Because the goal is to completely break apart any clays and mud that could retain placer gold and prevent it from being caught in the sluice, different designs and amounts of water jets are used. It is basically high-pressure water together with the rotating drum that breaks apart any clays and dirt as the slurry moves through the drum.
Some processes might require a grizzly prior to feeding the trommel in order to separate out the largest rocks/boulders. This depends on the quality of your equipment and the type of material that you are feeding into it.
Trommels have the following main advantages:
- They are generally low cost and easy to maintain.
- Efficiency: A properly constructed trommel that is set up for peak operation is an very efficient gold grabber and helps in recovering extremely fine or flour gold in the micron range in a consistent manner.
- Ease of setting up: They can be set up anywhere near the source of auriferous (rocks or mineral containing gold) material, where water can be fed into the drum unit and there is a power source to operate the unit.
- They can handle a wide range of materials, including heavy clay content ores.
- They can easily break up cemented or compacted material in the scrubber section; and
- Handle high volumes: They can be used for feed sizes including large rocks. They can be built to handle a huge range of capacities, which can be fed by a single individual with a hand shovel up to multiple cubic yards per hour.
So, when Clash of the Trommels operates, it will process multiple yards per machine per hour. That equals GOLD!
Digger’s Expedition – Clash of the Trommels!
The one-week expedition will take place in eastern Oregon. Twenty-five lucky participants will arrive in the afternoon of Saturday, June 15, 2019, to set up their campsite. This is a primitive mining camp operation. Get the lay of the land. Get ready to move some gold-bearing material.
There will be a “welcome dinner” for all participants that night. The challenges will be thrown out. The fun will begin.
From Sunday, June 16, through Saturday, June 21, we will be processing gold-bearing material using multiple trommels. This “Clash of the Trommels” has a lot of work that must be completed in the weeks prior. Cleaning out the processing pond, creating two settling ponds, and of course prepping the motherlode of material.
This expedition is not for all. We will be working 8-plus hours a day, filling buckets and emptying buckets into the trommel hoppers. You will get black and blue marks on your forearms when you bounce buckets up and pour. Your back will get sore. But the gold fever controlling you will show you why it is all worth it. GOLD IN THE PAN!
When I asked Bradley Dover, LDMA member and GPAA State Director in Georgia, why he would trek 2,300-plus miles to Eastern Oregon for the Digger’s Expedition, he laughed and said, “Several reasons actually. 1) is I've never been to Oregon. Have always wanted to go out and visit the state (and find some gold). Knock one off my bucket list. 2) I get to run my trommel unimpeded. The camps (LDMA) have limits on what I can run. 25 buckets a day doesn't get you anything. That's literally 25 minutes that I can run it. Then I'm done. 3) The gold out there is bigger than what we get out here. Just like in Arizona. New place, new scenery, plus I get to meet and make new friends and spend time with some old ones as well, I hope.”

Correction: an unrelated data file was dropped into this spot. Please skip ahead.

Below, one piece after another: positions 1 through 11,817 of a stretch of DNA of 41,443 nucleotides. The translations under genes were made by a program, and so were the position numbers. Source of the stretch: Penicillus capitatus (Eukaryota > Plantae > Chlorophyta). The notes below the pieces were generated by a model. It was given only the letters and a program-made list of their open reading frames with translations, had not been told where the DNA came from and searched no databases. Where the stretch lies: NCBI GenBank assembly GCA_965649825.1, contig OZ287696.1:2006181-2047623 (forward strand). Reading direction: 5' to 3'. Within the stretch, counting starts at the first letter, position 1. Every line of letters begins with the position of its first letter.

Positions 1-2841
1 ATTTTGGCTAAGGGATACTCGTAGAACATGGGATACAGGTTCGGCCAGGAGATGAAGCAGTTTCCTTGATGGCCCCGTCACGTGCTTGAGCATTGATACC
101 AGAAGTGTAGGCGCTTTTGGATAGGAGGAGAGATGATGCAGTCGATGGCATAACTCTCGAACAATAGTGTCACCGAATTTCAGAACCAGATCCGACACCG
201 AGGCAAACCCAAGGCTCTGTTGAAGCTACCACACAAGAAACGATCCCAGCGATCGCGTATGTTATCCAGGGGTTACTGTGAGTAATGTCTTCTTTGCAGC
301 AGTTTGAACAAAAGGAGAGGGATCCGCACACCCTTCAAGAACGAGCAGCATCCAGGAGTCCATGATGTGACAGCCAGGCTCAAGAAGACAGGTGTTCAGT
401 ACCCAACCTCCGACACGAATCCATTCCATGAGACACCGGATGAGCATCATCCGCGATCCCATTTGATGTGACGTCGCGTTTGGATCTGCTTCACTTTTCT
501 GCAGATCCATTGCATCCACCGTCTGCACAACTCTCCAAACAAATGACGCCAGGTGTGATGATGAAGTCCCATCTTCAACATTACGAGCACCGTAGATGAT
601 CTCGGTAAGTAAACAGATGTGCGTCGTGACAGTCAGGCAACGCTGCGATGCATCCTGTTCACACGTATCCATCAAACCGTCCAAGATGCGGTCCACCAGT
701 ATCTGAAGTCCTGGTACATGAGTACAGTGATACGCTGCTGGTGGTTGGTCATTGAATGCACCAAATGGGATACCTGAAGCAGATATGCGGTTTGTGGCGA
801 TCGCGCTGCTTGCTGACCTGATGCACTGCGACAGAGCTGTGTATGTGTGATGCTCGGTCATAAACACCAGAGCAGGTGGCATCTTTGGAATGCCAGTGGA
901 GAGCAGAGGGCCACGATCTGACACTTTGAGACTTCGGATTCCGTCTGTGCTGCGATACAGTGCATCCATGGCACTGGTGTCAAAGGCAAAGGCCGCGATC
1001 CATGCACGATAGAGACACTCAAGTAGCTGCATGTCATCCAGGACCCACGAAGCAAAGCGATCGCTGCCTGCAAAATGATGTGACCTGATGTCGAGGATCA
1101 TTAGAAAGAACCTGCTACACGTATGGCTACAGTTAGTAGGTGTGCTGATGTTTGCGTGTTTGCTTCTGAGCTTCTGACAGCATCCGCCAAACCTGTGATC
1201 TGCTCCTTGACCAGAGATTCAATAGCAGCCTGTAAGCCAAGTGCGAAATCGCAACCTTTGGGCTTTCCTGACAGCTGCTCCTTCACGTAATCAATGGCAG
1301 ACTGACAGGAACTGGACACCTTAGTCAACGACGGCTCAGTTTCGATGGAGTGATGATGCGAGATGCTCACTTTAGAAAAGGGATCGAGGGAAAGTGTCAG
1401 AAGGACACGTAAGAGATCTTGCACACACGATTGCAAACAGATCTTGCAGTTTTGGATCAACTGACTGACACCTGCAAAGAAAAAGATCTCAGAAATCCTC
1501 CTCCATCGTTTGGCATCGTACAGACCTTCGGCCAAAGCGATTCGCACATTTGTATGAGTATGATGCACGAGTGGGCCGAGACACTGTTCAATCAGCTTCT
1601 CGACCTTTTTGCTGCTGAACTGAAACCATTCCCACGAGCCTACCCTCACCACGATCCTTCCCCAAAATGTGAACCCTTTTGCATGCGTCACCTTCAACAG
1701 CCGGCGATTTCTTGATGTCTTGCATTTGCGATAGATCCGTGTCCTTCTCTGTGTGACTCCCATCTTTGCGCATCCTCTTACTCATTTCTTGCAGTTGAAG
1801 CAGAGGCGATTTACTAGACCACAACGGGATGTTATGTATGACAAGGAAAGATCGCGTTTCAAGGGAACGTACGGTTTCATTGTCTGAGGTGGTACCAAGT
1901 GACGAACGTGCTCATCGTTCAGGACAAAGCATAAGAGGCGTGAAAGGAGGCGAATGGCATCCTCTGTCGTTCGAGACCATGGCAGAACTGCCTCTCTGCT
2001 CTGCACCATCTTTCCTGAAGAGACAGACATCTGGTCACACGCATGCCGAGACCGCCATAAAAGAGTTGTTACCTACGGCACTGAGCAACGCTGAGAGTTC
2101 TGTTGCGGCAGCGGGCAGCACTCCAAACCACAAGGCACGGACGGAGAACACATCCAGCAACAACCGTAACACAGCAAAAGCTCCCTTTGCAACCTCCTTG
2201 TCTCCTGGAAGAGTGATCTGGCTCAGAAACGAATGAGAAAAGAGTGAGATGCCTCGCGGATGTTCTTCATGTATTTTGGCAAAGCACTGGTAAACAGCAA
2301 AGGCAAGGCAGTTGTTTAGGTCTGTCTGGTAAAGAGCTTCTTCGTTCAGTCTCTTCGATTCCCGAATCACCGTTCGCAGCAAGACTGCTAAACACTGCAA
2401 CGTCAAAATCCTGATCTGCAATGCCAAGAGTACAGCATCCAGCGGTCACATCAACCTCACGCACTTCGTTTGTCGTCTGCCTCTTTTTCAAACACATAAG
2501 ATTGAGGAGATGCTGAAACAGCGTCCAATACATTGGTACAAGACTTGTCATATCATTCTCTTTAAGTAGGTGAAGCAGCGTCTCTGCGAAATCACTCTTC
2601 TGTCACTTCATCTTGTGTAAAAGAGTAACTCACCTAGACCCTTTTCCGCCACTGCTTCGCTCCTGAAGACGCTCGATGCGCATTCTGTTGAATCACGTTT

He continued on, “Dominic, I love finding gold! I love the thrill I get when I see that flash in the pan from an unexpected chunk of gold. There's no other feeling like it .... I love learning the where and how and why it’s where it is and the fact that I'm the first person to have ever seen that piece. I enjoy helping and teaching others to do the same. “Sharing knowledge and experiences with others. There truly is nothing else like it. My only regret is I can't do it more. It’s a labor of love.”
Have you been dreaming about some serious gold?
All the gold recovered will be split equally! No one has ever been skunked on a Expedition trip. How much gold will you find? Who can say? The gold is found in pockets and streaks — but the gold is there. And there's always the possibility of making that BIG STRIKE!
We have done all of the research, identified the locations and obtained permission, permits and access, all that is left is to recover the gold.
If you want to be a part of the Clash of the Trommels adventure, call Digger’s Hotline at 888-GOLD(4653)-717 and get signed up. This is limited to 25 participants (and we are almost at capacity!) so don’t wait or it will be too late.
This is the real deal, real prospecting! We have all the equipment you will need for an exciting adventure!
Hope to see you Crack’N the Vault … In The Dirt, and around a campfire real soon!
Dominic Ricci is the Executive Director of Operations for GPAA/LDMA and can be reached at 800-551-9707 extension 163 or by email: firstname.lastname@example.org.